So I plunged into the blogging world on April 12, 2019.

Clarity

I had little idea what blogging could do for me. 

One thing it did immediately was to impose a clarity that had been lacking before. 

My friend Dan Blank is an apostle of clarity. He uses a simple exercise with index cards, which he calls “Clarity Cards.” He urges creators to assess their goals and purposes at frequent intervals to gain clarity on their main channels of endeavor. It is, as billed, a clarifying thing to do.

Just to design the front end of a WordPress blog site, I needed to clarify my thoughts about what I am trying to do as a writer. I knew it was all tangled up with the past, since I always want to write historical fiction. 

I had a sense that history is not just dead events, inexorably receding on the conveyor belt of time.  History, though consigned to the past, also lives in the present. We live in the midst of history. We never get clear of our history.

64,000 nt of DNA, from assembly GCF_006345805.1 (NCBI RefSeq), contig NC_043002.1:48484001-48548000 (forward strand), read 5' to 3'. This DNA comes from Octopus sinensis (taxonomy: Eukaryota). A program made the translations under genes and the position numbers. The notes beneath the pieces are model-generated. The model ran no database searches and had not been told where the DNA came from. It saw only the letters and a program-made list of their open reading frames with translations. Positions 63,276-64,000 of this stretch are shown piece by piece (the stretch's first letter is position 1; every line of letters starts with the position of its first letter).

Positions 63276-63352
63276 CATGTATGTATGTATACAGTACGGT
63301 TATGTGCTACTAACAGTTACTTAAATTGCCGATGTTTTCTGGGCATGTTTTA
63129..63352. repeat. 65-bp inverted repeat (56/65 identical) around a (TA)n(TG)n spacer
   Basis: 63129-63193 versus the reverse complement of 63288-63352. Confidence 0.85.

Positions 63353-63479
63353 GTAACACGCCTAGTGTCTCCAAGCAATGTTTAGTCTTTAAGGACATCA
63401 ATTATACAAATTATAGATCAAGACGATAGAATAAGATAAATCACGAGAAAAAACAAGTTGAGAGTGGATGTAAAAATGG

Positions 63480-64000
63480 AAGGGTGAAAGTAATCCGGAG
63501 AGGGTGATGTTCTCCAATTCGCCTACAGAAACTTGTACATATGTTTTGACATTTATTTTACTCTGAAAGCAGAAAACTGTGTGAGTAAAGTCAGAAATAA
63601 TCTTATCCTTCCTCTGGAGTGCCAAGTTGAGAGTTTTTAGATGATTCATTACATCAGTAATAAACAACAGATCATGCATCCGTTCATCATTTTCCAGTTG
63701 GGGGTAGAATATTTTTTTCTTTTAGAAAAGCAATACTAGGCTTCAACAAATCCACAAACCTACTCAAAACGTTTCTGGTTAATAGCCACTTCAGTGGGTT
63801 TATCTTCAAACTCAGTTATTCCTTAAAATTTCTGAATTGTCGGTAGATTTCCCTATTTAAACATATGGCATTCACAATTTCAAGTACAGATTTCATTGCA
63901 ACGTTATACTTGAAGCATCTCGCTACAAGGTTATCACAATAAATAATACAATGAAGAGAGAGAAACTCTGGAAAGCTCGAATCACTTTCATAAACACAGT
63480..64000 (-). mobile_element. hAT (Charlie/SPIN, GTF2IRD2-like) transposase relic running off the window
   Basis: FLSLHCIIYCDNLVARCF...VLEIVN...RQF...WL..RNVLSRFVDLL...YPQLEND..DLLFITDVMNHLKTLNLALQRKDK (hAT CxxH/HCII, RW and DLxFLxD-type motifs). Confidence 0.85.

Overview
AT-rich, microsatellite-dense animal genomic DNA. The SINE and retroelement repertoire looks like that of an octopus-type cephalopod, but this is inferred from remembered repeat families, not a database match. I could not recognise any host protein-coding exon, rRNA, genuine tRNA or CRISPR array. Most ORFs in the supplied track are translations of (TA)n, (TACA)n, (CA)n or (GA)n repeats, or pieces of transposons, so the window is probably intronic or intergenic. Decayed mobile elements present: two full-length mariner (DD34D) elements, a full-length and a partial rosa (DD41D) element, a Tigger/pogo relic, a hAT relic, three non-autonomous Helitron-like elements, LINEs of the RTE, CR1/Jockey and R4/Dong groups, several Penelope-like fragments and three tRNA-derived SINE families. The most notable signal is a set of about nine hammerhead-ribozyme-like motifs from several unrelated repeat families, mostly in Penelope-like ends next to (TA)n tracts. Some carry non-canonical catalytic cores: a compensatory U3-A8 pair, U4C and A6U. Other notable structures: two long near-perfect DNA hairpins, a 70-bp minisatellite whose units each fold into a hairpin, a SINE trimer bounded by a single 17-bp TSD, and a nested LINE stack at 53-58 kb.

T.S. Eliot wrote a brilliant definition of what I want to do:

T.S. Eliot. Photo by Lady Ottoline Morrell. Public Domain.
We shall not cease from exploration
And the end of all our exploring 
Will be to arrive where we started 
And know the place for the first time.                                                                                                                        —from “Little Gidding”

I want to take readers into the past with me so that we may return having learned something that helps us be ourselves in the present.

So I came up with the title “Reflections” for my blog—because it’s a reflective endeavor—and the slug line “seeking fresh meanings in our common past.”

We all have individual histories, but there is also a collective past—a background we all own together. The more fully we know this, the more human we will be. 

Dedication and Constancy

Since beginning this blog in 2019, I have published my debut historical novel, Price of Passage. Diane Donovan, senior reviewer for Midwest Book Review, called it “just the ticket for an absorbing tale of evolution and enlightenment.”